Food inflation also rose to 5.6% in June, up from 4.3% in May. This marks the highest inflation rate since June 2011, also growing above the 12 and 6 month average price growth rates of 2.2% and 3.7%, respectively.
Additionally, fresh food inflation “strongly” accelerated in June month-on-month from 4.5% to 6.2%, increasing from the 12 and six month average price growth rates of 2.2% and 4.0%, and marking the highest inflation rate since May 2009.
Ambient Food inflation also rose to 4.8% in June from 4% in May, which is the highest rate of increase since May 2012, and is above average price increases of 2.1% and 3.3%, respectively.
Meanwhile, non-food inflation dropped to 1.9% in June, settling down from 2% in May, which is above the 12 and 6 month average price increases of 0.4% and 1.6%.
Helen Dickinson OBE, chief executive of the BRC, said: “Last month households and businesses were hit by the highest rate of inflation since the 1980s as near-record commodity prices in energy, transport and food filtered through the supply chain. Food prices rose sharply, particularly for fresh foods.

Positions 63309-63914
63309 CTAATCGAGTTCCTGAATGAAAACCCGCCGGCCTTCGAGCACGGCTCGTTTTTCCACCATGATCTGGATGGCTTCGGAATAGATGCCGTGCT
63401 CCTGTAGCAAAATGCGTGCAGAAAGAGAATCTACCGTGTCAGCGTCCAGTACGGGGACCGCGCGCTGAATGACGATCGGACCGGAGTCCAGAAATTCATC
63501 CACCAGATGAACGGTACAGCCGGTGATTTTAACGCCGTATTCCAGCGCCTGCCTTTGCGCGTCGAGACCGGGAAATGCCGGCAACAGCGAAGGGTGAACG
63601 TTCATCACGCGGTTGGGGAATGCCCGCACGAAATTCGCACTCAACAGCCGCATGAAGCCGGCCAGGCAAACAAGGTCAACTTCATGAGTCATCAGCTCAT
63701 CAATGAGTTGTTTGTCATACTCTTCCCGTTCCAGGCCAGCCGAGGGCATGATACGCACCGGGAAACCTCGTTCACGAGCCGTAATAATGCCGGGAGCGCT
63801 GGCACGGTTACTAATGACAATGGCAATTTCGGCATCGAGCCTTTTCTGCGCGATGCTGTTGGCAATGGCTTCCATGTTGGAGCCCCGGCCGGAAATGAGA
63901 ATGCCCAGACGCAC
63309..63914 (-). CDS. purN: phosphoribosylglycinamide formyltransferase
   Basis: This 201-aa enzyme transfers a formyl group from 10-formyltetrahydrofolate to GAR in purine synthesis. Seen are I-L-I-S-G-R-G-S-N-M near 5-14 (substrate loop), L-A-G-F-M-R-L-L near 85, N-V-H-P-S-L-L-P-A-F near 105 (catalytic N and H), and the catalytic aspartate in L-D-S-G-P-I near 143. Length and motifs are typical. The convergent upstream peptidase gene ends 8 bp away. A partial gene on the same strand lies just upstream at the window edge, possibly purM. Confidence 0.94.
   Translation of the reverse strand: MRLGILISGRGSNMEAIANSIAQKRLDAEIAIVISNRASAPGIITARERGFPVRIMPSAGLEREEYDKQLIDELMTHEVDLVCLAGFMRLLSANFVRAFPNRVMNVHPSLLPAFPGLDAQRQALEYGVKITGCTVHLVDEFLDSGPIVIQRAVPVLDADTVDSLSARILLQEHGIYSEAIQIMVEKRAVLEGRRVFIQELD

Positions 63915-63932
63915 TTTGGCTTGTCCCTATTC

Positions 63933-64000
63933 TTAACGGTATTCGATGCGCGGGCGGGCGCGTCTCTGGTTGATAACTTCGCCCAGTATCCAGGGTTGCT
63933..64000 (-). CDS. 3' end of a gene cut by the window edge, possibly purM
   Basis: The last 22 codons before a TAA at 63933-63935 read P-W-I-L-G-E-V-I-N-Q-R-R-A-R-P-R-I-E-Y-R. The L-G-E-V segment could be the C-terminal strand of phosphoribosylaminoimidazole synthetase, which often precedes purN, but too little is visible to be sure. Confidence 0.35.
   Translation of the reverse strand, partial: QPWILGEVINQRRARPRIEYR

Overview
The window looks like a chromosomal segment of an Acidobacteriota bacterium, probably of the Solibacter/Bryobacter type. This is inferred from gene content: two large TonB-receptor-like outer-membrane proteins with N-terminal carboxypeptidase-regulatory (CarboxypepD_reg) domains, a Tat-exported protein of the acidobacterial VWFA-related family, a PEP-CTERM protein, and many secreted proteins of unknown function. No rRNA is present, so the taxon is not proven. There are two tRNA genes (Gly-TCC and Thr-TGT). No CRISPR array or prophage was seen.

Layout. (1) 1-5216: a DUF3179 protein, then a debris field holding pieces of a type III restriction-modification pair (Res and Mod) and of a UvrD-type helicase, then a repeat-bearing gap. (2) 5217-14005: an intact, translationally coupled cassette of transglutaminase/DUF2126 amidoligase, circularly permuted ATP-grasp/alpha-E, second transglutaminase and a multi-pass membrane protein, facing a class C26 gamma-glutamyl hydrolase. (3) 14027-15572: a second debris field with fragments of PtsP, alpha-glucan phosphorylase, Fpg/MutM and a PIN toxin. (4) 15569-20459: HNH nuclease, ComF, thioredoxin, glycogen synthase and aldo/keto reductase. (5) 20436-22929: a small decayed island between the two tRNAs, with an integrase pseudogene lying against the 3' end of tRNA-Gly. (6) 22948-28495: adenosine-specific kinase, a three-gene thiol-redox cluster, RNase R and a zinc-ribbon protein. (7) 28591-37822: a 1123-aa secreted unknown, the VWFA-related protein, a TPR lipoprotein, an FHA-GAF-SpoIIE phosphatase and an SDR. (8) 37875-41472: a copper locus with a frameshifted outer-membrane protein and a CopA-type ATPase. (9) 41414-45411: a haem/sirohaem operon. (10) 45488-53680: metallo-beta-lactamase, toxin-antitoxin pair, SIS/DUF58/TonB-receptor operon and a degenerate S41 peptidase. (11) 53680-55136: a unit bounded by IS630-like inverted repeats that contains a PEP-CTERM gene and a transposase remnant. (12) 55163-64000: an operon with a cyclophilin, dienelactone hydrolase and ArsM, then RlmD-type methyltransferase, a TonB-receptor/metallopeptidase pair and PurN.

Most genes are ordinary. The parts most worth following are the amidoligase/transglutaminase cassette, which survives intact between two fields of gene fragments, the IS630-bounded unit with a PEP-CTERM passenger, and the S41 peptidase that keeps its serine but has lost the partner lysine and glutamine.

“Fierce competition means that retailers will continue to absorb as much of these cost pressures as possible and look for efficiencies in their businesses. Retailers are working to find more ways to protect their customers from the worst effects of inflation, but if costs continue to spiral, the Government may need to find ways to help retail businesses.”
Mike Watkins, head of Retailer and Business Insight at NielsenIQ, added: “As inflation accelerates due to rising energy, travel and now food costs, shoppers are now more likely to cut down on out of home consumption, shop to a fixed budget, switch to cheaper private label and seek out retailers where prices are the lowest.”